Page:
Fauntleroy’s goal is to be filthy, stinking rich since in his mind, once you have money, you can buy women, fans, and fame. By influencing the flow of money, he makes sure that quite a bit of money ends up in his own pockets by adding on interest payments and late fees to be paid through him. These additional payments rarely make it to their intended recipient. He uses his influence on a less than knowledgeable populace, but if push comes to shove, he has no problem upping and relocating to another remote village to continue his schemes. Taking a few silver or a gold or two from a few peasants isn’t worth dying over in his mind.
Where is your villain? Where is their headquarters? This will (likely) be based in your campaign world, whether that is Greyhawk, Golorian, or your homebrew world. Another consideration is another plane. The Astral Plane is home to the Githyanki (from WotC) and the various Elemental Planes could be home to a villain, depending on their ability to survive.
Fauntleroy is smart enough to make himself rich by relative standards, but he’s the big fish in a small pond. He lives and works in Smorgas Bjord, a town with 15,000 people, but he also serves as a Judge for the surrounding counties, so his “fees and taxes” haven’t impacted the people so much that the authorities have been called in.
This is dependent entirely on your campaign, but Pathfinder and D&D in general tend to assume you’re running a pseudo-European Middle Ages campaign.
Something that can be done to help establish your villain is to tie them to an event that happened in the past. Maybe they caused it, maybe they rose up from the event, or maybe their connection to the event is simply coincidence. If the connection isn’t explained, then the PCs can jump to the conclusion that the villain was responsible and if/when they find out their conclusion is wrong (if it is), then that bring up the question of what else are the PCs wrong about concerning this villain?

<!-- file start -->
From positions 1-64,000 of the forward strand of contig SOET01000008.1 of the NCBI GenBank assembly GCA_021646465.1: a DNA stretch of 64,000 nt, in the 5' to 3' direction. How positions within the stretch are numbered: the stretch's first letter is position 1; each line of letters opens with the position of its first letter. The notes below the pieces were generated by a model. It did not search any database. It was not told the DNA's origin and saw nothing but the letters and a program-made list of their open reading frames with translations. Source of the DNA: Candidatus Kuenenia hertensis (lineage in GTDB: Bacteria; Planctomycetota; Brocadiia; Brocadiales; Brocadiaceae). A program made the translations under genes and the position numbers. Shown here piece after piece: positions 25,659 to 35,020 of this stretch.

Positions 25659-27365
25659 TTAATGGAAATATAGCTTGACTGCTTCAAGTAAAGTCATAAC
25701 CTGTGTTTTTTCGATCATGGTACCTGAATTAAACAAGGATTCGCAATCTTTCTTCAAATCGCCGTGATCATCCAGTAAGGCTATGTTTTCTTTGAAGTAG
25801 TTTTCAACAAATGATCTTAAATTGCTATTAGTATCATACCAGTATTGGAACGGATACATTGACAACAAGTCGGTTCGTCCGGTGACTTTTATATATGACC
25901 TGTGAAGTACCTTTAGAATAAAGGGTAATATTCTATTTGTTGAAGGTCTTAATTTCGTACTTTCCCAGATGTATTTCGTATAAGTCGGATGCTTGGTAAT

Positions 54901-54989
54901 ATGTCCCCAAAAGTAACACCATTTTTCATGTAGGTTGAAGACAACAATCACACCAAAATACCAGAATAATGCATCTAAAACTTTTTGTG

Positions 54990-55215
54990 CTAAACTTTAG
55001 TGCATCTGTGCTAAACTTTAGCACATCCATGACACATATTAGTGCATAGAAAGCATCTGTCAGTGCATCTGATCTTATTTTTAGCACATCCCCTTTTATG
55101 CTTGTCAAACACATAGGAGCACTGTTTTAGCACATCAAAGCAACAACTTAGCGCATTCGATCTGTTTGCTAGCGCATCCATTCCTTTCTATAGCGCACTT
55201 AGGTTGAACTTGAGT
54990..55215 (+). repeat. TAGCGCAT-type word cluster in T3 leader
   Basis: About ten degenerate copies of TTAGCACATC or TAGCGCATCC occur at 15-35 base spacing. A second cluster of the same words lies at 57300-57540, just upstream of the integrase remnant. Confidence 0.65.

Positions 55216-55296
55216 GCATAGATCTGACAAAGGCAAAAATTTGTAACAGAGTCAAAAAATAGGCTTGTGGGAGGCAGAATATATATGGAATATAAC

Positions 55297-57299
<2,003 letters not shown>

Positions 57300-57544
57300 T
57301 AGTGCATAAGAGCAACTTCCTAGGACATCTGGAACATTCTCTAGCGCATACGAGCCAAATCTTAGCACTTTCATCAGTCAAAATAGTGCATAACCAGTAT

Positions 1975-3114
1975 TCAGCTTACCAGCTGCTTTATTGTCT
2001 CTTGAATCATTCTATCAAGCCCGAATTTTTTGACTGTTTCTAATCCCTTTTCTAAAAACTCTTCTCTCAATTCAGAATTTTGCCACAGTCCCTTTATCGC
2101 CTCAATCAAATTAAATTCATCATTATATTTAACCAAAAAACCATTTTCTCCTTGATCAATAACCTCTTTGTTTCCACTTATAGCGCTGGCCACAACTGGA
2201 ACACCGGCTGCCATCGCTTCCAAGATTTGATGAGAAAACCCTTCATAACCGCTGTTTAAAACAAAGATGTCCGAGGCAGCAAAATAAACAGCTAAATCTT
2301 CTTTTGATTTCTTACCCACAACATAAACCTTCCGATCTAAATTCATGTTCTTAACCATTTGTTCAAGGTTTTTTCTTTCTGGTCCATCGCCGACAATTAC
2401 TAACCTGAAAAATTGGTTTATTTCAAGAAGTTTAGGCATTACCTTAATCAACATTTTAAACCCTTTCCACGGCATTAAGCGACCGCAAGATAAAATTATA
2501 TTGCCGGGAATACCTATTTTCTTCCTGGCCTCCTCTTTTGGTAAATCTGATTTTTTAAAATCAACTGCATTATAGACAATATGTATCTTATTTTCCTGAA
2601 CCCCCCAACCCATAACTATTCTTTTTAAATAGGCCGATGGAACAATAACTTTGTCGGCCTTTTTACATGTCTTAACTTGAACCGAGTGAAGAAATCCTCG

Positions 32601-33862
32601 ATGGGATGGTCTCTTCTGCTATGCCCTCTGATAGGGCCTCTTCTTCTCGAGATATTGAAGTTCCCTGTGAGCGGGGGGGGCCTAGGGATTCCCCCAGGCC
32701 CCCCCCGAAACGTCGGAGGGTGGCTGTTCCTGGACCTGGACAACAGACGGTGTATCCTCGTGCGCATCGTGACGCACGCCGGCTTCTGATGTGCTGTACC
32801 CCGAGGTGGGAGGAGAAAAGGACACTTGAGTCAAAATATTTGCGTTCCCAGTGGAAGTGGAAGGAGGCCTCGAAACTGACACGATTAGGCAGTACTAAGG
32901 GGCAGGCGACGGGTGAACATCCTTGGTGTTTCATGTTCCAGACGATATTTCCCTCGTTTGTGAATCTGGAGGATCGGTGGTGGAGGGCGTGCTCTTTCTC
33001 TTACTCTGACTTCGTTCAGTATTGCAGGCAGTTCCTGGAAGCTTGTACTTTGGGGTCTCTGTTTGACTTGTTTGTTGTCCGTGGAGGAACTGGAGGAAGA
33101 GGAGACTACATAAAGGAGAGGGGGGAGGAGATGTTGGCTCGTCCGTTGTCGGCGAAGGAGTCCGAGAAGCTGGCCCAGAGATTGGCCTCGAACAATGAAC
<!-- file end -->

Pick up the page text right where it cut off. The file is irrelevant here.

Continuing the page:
Lord D’Evil is 38 years old and rise to prominence during a drought that was occurring around Smorgas Bjord. He isn’t mentioned by name in any records prior to the drought twelve years ago. He claimed to be a priest of Abadar and since the populace had no reason to doubt him and they could use a Judge, they accepted him in that role.
The question of When? can also apply to the time frame that your villain is using. Are they waiting for an auspicious occasion, such as a Spring Festival to launch their attack? Do they have to wait until a Celestial Conjunction happens?
If your villain isn’t currently in the middle of his dastardly plan, why not? What is preventing him or her from reaching their goal? It could be that they’re waiting for information or troops that were promised to them by an ally. Timing could be everything to the villain and disrupting the timing of the plot could give the PCs another chance to stop the plan.
This category ties back into What? Once you know what the plan is, you have to know the motivation behind the plan. What is the personal, driving force behind this villain? It could be something as simple as an underboss protecting his superiors from the PCs out of loyalty (or money) or it could be as grandiose as the main villain attempting to become a god because the villains life has been so bad and “unfair” that the only way to exact revenge on the universe is to become one of its rulers.
Every villain has a motivation. Something to keep in mind when thinking about motivation is the alignment of your villain. There aren’t too many Chaotic Evil villains who want to rule the world. That’s just not their thing. Those would be Lawful folks. And don’t forget: Lawful Good characters can be villains, too!